The beauty of caprese salad is in its simplicity. It is a basic dish comprised mostly of mozzarella, tomatoes, and basil. Salt, pepper, olive oil, and balsamic vinegar help add more depth of flavor. When combined together, they become a bright, fresh, flavorful mouthful.
But because it is a simple dish, the quality of your ingredients makes a big difference in the final flavor. So make certain that you source excellent components so that every part can shine through.
This is an easy dish to make for a crowd. Just build and layer until there is enough for everyone to snack on. So don’t be afraid to grab a stack with your fingers and take a bite of juicy flavor.
An Italian Dish
The salad was named for the island Capri in Italy, where it likely originated. It also looks distinctly like the Italian flag, depending upon the order in which you layer it. So of course it had to be Italian with those kinds of colors.
You can make a caprese salad without the balsamic reduction. But it just sounds fancier. Try saying it out loud – balsamic reduction. Nice. And all it is is balsamic vinegar put over heat until it loses water and thickens up. Oh, it also imparts a ton of unique flavor.
So there’s that.
- Fresh Mozzarella – A soft southern Italian cheese that has a very mild flavor.
- Basil – Delicious, peppery herb that packs a punch of flavor.
- Tomatoes – Fresh from the garden are the best, but some large store-bought work well.
- Balsamic Vinegar – A dark, concentrated vinegar made from aged, mashed grapes.
- Olive Oil – Extra virgin olive oil will have a lot more flavor than any other variety.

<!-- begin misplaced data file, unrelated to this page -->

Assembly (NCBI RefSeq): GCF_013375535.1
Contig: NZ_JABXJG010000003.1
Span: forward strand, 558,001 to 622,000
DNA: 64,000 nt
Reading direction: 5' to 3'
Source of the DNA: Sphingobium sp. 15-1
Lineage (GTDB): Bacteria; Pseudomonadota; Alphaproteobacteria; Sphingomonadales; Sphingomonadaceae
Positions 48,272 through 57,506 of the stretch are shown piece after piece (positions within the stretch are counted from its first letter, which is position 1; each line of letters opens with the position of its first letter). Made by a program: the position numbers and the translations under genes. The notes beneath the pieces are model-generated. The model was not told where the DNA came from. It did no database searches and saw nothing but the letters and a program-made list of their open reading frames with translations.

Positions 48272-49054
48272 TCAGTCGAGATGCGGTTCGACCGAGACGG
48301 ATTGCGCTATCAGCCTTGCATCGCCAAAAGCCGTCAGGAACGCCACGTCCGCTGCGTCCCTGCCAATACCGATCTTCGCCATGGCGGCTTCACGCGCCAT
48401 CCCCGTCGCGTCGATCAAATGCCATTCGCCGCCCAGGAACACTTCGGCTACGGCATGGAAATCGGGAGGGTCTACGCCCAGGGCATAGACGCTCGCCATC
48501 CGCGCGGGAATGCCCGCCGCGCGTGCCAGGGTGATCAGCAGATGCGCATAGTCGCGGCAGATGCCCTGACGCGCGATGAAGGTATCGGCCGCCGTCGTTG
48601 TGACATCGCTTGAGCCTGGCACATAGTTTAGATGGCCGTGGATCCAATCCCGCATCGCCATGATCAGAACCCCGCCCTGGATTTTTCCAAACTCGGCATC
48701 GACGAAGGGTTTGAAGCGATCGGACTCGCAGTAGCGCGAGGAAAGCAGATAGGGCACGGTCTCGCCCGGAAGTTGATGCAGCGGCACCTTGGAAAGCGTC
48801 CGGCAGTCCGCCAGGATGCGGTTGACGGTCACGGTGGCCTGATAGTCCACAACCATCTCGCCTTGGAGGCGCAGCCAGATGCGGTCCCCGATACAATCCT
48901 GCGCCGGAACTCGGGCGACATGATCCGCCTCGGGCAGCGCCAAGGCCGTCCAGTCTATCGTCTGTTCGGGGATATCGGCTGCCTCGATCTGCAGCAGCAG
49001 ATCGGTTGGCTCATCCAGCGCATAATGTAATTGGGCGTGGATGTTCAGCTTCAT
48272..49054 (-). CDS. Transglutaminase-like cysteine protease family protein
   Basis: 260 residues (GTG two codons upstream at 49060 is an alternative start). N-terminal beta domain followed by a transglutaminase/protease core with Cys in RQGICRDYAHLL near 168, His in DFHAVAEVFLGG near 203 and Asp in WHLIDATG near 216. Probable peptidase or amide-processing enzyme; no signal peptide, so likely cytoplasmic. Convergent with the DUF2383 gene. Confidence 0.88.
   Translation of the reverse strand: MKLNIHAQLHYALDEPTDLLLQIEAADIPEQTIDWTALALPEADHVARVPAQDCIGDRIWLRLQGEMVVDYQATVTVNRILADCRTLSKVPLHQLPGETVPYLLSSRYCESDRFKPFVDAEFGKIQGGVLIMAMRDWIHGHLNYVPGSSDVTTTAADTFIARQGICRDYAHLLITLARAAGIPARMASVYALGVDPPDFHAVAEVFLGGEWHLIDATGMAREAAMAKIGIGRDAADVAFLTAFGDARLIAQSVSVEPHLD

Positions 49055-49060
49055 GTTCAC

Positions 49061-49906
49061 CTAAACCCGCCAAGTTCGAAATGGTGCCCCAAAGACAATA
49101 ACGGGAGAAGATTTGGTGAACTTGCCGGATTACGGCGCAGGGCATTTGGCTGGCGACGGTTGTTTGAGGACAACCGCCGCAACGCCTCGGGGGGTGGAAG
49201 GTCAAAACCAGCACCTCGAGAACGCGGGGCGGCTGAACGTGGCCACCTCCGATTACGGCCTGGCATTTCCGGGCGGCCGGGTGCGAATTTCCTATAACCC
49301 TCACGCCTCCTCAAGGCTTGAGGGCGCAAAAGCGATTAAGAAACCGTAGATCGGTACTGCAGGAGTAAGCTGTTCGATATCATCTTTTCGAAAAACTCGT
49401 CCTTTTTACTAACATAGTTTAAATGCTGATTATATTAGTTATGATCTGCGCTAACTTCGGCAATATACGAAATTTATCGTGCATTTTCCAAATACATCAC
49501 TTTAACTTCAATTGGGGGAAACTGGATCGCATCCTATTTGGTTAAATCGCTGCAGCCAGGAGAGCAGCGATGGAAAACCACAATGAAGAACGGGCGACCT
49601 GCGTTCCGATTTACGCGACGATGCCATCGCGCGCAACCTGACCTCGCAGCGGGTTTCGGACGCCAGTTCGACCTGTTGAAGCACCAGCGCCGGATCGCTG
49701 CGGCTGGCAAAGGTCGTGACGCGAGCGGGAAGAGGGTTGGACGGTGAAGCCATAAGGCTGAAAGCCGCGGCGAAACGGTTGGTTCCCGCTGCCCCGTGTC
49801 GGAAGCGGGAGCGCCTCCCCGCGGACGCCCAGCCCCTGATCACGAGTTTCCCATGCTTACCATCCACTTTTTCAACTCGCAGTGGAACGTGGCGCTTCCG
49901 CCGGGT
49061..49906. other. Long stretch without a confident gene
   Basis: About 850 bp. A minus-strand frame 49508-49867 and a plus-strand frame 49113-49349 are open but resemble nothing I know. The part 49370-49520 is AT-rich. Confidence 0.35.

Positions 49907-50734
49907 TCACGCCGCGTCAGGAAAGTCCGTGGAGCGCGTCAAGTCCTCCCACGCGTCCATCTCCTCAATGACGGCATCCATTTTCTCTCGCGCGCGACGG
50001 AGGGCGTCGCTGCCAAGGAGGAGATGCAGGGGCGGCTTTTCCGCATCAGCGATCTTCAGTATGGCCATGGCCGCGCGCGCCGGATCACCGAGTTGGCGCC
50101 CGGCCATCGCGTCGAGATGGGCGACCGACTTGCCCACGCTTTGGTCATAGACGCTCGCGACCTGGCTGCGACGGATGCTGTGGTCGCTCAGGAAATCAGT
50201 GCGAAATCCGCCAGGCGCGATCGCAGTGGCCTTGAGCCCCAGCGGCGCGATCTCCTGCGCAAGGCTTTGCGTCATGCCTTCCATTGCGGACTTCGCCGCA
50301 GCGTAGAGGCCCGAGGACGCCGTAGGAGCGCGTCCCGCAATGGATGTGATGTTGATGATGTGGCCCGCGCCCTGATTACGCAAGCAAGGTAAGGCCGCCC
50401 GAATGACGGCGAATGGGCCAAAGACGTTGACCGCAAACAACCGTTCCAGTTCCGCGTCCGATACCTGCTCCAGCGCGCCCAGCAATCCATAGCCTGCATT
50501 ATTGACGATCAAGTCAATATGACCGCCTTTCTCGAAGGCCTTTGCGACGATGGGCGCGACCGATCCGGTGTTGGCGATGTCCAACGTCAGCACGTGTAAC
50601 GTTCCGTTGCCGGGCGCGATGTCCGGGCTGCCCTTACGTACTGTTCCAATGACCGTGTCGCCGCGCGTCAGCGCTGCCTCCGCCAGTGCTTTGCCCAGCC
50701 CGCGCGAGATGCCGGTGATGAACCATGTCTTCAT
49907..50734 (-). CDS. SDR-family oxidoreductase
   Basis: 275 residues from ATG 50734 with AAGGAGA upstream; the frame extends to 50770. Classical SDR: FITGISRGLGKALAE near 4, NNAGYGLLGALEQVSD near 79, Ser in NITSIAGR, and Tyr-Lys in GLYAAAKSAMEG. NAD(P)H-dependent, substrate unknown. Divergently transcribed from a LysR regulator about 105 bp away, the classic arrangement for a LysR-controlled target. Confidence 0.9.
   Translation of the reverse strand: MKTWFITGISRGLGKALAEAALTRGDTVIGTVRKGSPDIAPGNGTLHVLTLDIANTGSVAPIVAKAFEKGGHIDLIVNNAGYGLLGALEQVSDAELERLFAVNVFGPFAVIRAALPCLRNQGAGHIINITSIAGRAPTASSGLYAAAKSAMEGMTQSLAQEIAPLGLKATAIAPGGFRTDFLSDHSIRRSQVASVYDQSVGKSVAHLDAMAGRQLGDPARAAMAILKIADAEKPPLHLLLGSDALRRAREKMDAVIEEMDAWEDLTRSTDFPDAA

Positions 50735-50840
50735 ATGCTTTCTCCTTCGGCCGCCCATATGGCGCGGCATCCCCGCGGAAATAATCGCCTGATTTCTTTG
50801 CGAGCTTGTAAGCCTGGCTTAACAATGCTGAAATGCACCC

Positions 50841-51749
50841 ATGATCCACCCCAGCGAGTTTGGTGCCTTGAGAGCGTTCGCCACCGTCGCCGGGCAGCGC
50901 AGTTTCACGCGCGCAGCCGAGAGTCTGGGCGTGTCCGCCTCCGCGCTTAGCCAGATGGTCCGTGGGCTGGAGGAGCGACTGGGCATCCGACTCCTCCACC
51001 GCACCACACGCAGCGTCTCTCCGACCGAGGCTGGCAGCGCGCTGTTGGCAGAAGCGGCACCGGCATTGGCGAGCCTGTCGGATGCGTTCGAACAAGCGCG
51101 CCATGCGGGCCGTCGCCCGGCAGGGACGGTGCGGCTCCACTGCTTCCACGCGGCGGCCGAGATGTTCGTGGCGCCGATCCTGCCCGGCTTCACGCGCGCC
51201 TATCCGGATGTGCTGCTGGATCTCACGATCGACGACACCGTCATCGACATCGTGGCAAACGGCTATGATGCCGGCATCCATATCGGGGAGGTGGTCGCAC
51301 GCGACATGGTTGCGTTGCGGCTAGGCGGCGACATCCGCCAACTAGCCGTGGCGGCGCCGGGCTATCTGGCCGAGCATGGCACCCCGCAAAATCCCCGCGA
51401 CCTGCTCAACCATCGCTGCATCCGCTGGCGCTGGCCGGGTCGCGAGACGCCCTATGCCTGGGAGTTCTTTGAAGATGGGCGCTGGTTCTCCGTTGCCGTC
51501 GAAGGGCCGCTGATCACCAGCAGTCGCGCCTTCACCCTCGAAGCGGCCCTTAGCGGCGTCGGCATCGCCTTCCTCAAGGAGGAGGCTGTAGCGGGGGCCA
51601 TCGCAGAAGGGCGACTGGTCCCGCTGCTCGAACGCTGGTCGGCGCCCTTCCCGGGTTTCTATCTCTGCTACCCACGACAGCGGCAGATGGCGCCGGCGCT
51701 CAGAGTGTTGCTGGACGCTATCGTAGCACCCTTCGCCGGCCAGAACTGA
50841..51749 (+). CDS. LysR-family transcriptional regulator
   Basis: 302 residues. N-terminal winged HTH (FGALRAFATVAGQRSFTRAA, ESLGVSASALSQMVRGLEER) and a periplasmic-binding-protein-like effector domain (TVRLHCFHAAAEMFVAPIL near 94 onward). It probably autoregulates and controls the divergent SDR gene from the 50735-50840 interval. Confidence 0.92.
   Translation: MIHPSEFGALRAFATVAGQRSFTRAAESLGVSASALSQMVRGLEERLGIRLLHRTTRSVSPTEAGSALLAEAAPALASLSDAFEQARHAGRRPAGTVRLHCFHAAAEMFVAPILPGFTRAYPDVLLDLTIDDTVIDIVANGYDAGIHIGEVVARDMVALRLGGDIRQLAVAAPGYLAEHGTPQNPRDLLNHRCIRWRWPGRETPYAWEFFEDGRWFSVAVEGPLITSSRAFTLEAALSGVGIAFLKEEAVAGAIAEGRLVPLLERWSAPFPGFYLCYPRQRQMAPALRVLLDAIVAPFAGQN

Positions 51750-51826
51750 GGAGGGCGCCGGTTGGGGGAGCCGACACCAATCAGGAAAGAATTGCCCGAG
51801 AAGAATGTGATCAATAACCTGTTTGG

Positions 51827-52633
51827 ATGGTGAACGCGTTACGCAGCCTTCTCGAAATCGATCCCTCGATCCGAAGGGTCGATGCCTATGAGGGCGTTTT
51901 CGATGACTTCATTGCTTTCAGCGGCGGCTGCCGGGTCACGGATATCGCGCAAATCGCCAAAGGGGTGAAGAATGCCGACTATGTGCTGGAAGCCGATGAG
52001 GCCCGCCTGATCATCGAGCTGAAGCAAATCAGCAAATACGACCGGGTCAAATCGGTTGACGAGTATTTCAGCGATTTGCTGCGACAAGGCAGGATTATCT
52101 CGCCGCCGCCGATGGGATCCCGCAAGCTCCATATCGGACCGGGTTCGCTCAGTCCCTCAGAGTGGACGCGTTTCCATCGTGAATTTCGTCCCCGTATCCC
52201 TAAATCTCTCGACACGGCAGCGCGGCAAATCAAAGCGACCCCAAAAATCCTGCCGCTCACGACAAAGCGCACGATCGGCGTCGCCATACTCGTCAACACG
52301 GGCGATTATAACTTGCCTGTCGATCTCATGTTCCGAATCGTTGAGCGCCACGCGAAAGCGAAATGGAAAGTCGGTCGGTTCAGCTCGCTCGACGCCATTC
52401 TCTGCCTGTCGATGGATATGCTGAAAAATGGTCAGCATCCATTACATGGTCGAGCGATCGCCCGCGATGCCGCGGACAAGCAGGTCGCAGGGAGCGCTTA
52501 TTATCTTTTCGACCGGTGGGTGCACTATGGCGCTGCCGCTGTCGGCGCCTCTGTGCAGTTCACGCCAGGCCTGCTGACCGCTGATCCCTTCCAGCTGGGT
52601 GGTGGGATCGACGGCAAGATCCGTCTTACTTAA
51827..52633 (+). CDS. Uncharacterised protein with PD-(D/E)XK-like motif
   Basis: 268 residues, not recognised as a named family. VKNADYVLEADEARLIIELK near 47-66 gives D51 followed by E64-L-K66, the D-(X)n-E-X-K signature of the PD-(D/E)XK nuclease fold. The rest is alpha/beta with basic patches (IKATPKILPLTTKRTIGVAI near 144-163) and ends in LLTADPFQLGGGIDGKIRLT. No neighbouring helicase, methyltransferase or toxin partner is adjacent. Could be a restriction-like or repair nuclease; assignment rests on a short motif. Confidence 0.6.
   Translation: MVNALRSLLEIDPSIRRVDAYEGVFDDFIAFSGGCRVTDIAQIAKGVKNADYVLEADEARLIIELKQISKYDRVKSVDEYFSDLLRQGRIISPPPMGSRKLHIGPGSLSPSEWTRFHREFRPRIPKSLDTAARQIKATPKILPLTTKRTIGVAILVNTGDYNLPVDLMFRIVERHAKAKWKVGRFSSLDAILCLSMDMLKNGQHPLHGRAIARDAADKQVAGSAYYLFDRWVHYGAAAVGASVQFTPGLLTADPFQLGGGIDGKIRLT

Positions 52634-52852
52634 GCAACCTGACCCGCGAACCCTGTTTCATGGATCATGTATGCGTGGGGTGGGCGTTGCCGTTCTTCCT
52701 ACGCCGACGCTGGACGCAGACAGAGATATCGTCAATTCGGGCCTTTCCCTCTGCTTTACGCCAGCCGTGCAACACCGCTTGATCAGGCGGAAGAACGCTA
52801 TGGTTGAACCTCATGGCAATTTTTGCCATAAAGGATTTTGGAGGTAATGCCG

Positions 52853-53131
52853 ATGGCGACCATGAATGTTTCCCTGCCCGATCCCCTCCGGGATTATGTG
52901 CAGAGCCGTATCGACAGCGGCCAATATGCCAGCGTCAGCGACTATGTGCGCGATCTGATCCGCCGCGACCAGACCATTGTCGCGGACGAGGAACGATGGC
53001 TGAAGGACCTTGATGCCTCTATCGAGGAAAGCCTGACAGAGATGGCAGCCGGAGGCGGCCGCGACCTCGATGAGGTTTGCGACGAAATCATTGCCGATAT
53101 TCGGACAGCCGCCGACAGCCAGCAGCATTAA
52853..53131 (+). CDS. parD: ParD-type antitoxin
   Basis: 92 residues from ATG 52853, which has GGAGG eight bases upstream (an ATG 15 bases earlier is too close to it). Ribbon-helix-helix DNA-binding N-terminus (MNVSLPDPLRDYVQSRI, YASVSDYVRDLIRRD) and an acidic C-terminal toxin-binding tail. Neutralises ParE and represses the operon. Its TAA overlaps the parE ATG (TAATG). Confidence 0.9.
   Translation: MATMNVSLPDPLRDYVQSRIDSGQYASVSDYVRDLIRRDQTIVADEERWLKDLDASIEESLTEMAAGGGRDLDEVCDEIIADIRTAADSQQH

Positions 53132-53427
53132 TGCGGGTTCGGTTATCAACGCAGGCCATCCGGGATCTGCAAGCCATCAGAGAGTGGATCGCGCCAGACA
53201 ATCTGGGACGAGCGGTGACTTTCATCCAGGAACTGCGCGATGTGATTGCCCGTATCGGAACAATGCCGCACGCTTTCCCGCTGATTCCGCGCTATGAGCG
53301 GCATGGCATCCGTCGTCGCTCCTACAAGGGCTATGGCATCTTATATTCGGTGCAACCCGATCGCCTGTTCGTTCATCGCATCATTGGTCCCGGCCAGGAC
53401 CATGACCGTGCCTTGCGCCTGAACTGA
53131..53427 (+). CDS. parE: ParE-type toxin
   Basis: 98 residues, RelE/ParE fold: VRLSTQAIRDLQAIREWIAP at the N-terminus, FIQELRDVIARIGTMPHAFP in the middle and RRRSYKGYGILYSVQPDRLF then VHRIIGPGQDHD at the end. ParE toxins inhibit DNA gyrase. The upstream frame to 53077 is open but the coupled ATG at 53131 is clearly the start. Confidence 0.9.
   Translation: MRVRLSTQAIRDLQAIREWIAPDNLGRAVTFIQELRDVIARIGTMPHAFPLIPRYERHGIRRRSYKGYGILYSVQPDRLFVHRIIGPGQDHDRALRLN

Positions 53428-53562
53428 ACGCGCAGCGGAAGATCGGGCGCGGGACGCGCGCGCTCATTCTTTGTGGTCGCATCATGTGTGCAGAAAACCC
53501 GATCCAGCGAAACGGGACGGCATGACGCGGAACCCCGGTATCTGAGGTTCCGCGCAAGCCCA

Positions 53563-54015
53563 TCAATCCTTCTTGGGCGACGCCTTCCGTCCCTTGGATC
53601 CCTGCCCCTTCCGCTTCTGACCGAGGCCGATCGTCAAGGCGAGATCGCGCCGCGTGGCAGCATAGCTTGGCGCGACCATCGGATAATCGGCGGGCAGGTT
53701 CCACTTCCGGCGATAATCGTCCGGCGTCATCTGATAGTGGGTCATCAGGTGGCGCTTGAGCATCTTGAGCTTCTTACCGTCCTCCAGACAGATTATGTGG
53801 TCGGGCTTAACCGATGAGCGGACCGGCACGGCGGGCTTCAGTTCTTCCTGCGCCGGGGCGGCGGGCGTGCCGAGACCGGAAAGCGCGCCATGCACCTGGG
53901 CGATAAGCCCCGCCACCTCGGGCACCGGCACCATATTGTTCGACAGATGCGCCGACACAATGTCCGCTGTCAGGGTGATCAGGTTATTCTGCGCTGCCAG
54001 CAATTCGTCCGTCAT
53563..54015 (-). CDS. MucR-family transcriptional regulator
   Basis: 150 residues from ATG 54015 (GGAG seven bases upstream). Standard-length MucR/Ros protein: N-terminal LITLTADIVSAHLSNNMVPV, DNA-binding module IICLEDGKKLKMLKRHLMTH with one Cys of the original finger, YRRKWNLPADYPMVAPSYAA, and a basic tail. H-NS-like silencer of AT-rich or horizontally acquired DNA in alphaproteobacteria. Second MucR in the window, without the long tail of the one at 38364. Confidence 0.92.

- Salt – Essential food flavoring ingredient. I recommend getting a quality finishing salt for this dish.
- Pepper – Just grind some fresh stuff.
All-In on Caprese Salad
Though it is called a salad, this dish is typically served as an appetizer – an aperetivo in Italian. But it can easily be served as a side dish, salad, or appetizer, depending upon your needs.
The chocolate syrup-looking thing in the photo below is actually the balsamic glaze. You could buy a balsamic reduction instead of making one to help speed things up slightly. But it does not save much time. It also is not very difficult to make a homemade balsamic reduction. Just start with a quality balsamic vinegar, put it on the heat, and let it simmer until it is thickened.
Bonus because it also spreads warm, slightly acidic aromas through the air as it reduces on the stove. I also recommend trying out a balsamic glaze on a watermelon feta salad instead of the original dressing I paired with it. So test that out if you have any extra glaze.
As you can see from the photos, it really is a simple dish. It is easy to make and comes together in about 15 to 20 minutes depending on how long you simmer the vinegar. In my opinion, the most difficult part is getting and using the basil at the right time before any of it has a chance to discolor.
So grab the ingredients, and make this quickly to enjoy a fresh appetizer that can be dressed up or down depending on what you serve with it.
Caprese Salad Platter with Balsamic ReductionCourse: Appetizers, SaladsDifficulty: Easy
This bright, fresh, flavorful caprese salad is a perfectly stacked appetizer of mozzarella, tomatoes, and basil topped with balsamic vinegar glaze
1 cup balsamic vinegar
4 medium tomatoes
18 ounces fresh mozzarella
18 large basil leaves
2 tablespoons extra virgin olive oil
Pinch of flaky salt
Dash of pepper
- In a small saucepan over medium-low heat, simmer the balsamic vinegar and reduce until it has thickened by half, about 15 minutes
- While the vinegar is reducing, slice the tomatoes and mozzarella into approximately 18 thick (around 1/4 inch) rounds
- When the vinegar has reduced by half, remove it from the heat and let it cool
- On a large plate or platter, layer alternating slices of mozzarella, tomato, and basil leaves until all slices are used up
- Use two small spoons to drizzle the balsamic reduction and the olive oil over all layers of the arranged slices
- Sprinkle the salt and pepper over the dish and serve